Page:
Travel diary: Monaco
- Credit: Archant
Few places in the world can match the glamour and glitz of Monaco. Rebecca Underwood paid a visit to discover just some of the primary attractions of this famous principality
Monaco, the second smallest country in the world after the Vatican City, covers only 200 hectares and is subdivided into the traditional districts of La Condamine (which includes the port), Monaco Ville (known as The Rock), Fontvielle and Monte Carlo. Situated on the French Riviera, overlooking the sparkling translucent waters of the Mediterranean, Monaco is a tax haven and has the world’s highest GDP per capita.
Monaco is known for the glamorous Grimaldi royal family, now headed by Prince Albert II. In 1956 the world was captivated when the elegant Hollywood film star Grace Kelly married the dashing Prince Rainier III and since then the family has remained firmly in the public eye. The Prince’s Palace was returned to the Grimaldi family in 1814 and restored by each successor.
Today, the state apartments are open to the public from April to October and include the striking Mirror Gallery, which is used during state visits. Descendants of the Grimaldi family, including Princess Grace and Prince Rainier III, are buried in Monaco’s Roman Catholic Cathedral of Our Lady of the Immaculate Conception, which is a short walk away from the palace. Consecrated in 1875, the magnificent cathedral was erected on the site of the first parish church, which was built in 1252.
Monte Carlo, the administrative district of Monaco, is the place to be seen, and appeals to a host of international celebrities, royalty and prominent figures on the world stage — all keen to attend popular events such as the annual Grand Prix motor race, which began in 1929. It is said that the 3.2 kilometre Formula One circuit takes six weeks to erect and is the most challenging racing track due to its narrow tunnel, elevation changes and hairpin bends. Stages of the Monte Carlo Rally are also held in the principality and it is thought to be one of the most arduous rallying events attended by thousands of fans.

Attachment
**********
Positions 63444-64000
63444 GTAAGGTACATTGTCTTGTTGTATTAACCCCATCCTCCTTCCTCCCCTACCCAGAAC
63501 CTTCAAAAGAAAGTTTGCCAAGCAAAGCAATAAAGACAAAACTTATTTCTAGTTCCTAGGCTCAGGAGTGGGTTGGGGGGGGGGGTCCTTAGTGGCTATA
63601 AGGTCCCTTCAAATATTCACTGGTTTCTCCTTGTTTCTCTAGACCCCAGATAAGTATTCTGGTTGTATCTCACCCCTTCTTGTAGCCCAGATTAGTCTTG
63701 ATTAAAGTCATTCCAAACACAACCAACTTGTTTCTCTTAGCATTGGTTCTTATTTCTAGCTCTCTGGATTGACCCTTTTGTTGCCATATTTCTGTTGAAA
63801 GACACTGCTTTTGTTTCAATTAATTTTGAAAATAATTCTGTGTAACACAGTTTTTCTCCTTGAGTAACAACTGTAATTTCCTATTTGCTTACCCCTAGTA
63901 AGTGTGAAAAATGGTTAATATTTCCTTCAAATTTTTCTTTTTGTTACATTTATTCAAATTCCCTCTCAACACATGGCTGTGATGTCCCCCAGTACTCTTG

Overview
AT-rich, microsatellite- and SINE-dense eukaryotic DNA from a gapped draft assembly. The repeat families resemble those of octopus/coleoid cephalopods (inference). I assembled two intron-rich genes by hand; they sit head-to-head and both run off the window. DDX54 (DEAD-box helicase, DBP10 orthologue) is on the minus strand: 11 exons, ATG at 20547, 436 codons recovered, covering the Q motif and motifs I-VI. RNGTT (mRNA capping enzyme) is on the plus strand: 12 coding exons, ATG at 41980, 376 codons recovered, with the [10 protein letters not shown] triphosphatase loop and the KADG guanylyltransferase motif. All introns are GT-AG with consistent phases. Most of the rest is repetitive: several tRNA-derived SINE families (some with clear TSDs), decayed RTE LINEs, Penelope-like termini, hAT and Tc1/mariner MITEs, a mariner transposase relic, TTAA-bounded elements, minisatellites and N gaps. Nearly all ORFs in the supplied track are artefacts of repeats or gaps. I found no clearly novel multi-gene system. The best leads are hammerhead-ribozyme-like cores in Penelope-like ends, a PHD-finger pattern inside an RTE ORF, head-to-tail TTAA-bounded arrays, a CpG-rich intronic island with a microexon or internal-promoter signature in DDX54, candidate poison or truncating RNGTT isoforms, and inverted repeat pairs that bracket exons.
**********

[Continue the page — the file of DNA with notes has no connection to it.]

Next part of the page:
For a more tranquil experience, head for the Terrasses de Fontvieille and view the personal collection of vintage cars owned by the late Prince Rainier III. Highlights include the champion William Grover-Williams’ Bugatti Type 35, which won the first Monaco Grand Prix in 1929, and the Citroen DS3 WRC driven by Sébastien Loeb, the champion of the 2013 Monte Carlo Rally. The collection also includes some of the most celebrated models from Rolls Royce, Jaguar, Mercedes and Maserati.
For those with funds to spare and intent on ‘breaking the bank of Monte Carlo’, the Casino de Monte Carlo beckons, or you may prefer to splurge on a high end shopping experience at the Metropole Shopping Centre. The luxurious Hotel Metropole, which dates back to 1886, is steps away. The opulent accommodation is spacious and comfortable and the service is of the highest standard. Features include the Odyssey swimming pool, designed by Karl Lagerfeld, with plump sun loungers, verdant gardens and a sundeck overlooking the pool. For a very special dining experience, Joël Robuchon, the hotel’s main restaurant, offers a wide range of Mediterranean dishes.
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Why not join the jet set and visit the principality of Monaco for a taste of the finer things in life?